CNN reports that Robert Mueller tried to block the release of fired FBI Director James Comey’s memos of his conversations with President Trump over their concern that Trump and others might change their stories after reading Comey’s version of events.
Lawyers for CNN and several other media outlets argued for the release of Comey’s memos and related documents at the U.S. District Court in January 2018. At the same time, lawyers for the Special Counsel and the DOJ argued that the release of the documents would interfere with an ongoing investigation.
Mueller prosecutor Michael Dreeben joined the SC and DOJ attorneys in a private hearing with the judge. They showed him copies of the Comey memos and shared specifics about the SC investigation. They ultimately convinced the judge to rule in their favor and to seal the records.
(The CNN writer, Katelyn Polantz, emphasized that this was atypical behavior for a Freedom of Information Act request. CNN lawyers had no knowledge at the time that Dreeben or anyone from the special counsel’s office had taken the unusual step of speaking to the judge in person to keep the records confidential. It wasn’t revealed until later.)
Judge Boasberg wrote: “Having heard this, the Court is now fully convinced that disclosure ‘could reasonably be expected to interfere’ with that ongoing investigation.”
(Note: Redacted copies of the memos were declassified in April 2018.)
The transcript of the January 2018 hearing, was released by court order yesterday.
CNN reports that at the time of the hearing, the Mueller team was negotiating with Trump’s lawyers to arrange an interview with Trump at Camp David and other related interviews. Although a meeting with Trump obviously never materialized, the mention of it as a factor to be considered offered the Mueller team another reason why the judge should not allow the release of the Comey memos.
In reference to the meetings with Trump and other witnesses, Prosecutor Dreeben told the judge, “Special Counsel is attempting to determine the facts that transpired in and surrounding those meetings.”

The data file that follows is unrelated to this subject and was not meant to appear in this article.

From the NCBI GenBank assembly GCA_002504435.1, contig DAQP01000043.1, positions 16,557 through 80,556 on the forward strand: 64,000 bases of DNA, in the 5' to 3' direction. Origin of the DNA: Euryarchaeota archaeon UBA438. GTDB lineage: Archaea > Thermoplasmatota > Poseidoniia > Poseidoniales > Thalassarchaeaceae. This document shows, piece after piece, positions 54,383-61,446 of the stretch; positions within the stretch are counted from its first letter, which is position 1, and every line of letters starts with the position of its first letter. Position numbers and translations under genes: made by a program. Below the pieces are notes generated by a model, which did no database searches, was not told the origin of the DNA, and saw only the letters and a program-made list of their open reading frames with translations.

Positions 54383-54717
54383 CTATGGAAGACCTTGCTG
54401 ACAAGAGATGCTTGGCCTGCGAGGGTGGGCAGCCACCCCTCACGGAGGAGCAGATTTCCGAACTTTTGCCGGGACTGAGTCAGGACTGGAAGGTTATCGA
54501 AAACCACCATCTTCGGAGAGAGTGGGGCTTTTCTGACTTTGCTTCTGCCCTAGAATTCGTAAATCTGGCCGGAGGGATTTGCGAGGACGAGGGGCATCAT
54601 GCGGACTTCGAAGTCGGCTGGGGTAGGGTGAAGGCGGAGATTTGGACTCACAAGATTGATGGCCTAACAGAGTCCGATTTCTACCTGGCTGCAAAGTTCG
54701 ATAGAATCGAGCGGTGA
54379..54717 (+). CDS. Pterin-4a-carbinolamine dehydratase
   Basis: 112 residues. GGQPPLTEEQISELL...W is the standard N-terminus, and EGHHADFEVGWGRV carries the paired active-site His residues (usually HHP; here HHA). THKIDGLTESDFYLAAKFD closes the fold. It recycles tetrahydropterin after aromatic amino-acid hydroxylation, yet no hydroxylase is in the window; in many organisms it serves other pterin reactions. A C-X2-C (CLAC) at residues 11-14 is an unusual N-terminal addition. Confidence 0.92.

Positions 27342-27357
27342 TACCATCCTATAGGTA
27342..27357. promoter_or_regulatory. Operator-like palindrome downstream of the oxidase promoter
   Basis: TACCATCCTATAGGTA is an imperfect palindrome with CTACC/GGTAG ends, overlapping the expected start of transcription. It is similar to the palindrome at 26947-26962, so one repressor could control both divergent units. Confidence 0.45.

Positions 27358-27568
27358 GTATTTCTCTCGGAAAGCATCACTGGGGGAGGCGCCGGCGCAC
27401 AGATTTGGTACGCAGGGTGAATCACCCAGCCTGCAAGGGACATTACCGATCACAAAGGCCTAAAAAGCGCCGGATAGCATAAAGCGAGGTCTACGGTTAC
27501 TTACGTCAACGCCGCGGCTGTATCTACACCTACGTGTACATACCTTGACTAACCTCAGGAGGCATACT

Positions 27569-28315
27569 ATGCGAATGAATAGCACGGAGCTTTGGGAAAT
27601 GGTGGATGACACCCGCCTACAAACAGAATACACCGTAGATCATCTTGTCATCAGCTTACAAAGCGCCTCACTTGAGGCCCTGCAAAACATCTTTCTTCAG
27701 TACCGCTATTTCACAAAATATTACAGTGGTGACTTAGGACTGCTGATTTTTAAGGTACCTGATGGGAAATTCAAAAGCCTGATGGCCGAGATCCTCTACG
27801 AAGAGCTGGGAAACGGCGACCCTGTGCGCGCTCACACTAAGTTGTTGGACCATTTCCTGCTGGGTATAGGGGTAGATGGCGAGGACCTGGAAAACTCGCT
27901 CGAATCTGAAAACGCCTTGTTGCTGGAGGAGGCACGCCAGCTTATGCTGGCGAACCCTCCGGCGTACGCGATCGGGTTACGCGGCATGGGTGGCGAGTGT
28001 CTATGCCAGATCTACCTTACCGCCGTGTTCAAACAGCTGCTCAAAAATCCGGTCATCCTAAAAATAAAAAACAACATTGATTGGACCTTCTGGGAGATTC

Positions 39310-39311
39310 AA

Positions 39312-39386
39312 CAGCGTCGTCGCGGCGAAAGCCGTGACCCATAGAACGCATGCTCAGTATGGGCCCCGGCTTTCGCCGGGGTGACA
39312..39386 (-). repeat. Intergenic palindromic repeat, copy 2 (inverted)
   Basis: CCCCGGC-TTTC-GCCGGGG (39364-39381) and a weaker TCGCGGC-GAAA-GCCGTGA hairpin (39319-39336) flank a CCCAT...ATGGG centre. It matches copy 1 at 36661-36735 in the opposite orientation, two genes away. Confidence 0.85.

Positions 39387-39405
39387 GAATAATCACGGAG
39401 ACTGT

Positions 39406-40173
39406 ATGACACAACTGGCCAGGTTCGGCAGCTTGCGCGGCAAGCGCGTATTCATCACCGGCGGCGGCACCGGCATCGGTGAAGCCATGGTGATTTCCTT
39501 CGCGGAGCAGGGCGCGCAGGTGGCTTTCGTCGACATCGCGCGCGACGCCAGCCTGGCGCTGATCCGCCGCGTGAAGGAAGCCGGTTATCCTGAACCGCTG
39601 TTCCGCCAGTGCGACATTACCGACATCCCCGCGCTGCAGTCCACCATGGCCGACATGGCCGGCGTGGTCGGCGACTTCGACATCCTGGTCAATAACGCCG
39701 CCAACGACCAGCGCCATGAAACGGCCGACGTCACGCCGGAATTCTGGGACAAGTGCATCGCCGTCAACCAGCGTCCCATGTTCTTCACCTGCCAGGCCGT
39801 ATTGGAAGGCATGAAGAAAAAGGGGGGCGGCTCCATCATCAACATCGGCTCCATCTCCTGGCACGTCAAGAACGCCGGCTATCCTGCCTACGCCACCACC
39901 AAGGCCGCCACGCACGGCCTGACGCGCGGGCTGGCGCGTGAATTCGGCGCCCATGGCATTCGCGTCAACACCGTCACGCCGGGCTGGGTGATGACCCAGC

Regarding Comey’s allegations that Trump had asked for his loyalty and requested that he drop the Flynn investigation, Dreeben explained:
In any investigation of this kind, the recollections of one witness, if disclosed to another potential witness, have the potential to influencing, advertently or inadvertently, the recollections of that witness.
Shortly after the meetings with Comey, Trump and the White House had publicly contradicted the FBI director’s story, saying the President denied asking him about “letting Flynn go.” Comey told his version of the story first during congressional testimony in spring 2017. Dreeben described how the Comey memos were essential evidence in the investigation and included far more detail about the meetings than what the former FBI director had said publicly in testimony.
Dreeben’s next remark was extremely revealing. Dreeben told the judge, “In this instance, a person whose conduct is within the scope of the investigation is the President of the United States.”
So, by January 2018, the investigation had essentially become all about obstruction.
He also “told the judge about how the FBI had opened the obstruction investigation before Mueller’s appointment.”
Recall that Andrew McCabe responded to Comey’s firing by opening an FBI criminal investigation into Trump for obstruction of justice. He offered the lame excuse on his book tour that he wanted to make sure the investigation would survive “if anything happened to him.”
Dreeben explained to the judge:
A witness who knows that a contemporaneous record was made of particular statements is aware that the reliability of that account is enhanced merely by virtue of the fact that it was recorded, and an individual who is seeking to shape or mold his own statements around those of others thereby acquires an advantage in doing so that he would not otherwise have. The more that other witnesses are aware of the details of what is in the memoranda and is not in the memoranda, the greater the risk that they’re providing information that will assist the Special Counsel in completing the investigation and getting to the truth would be frustrated or impeded.
It’s not a surprise that a judge would rule against releasing the documents when approached by lawyers from the Special Counsel and the DOJ. This was but a minor skirmish in the war against President Trump.
The larger point is it tells us that only eight months into a 22 month long investigation, the Mueller team was no longer concerned with Russian collusion. If Mueller were a fair-minded, decent man, he would have let the American people know that their President was not a criminal.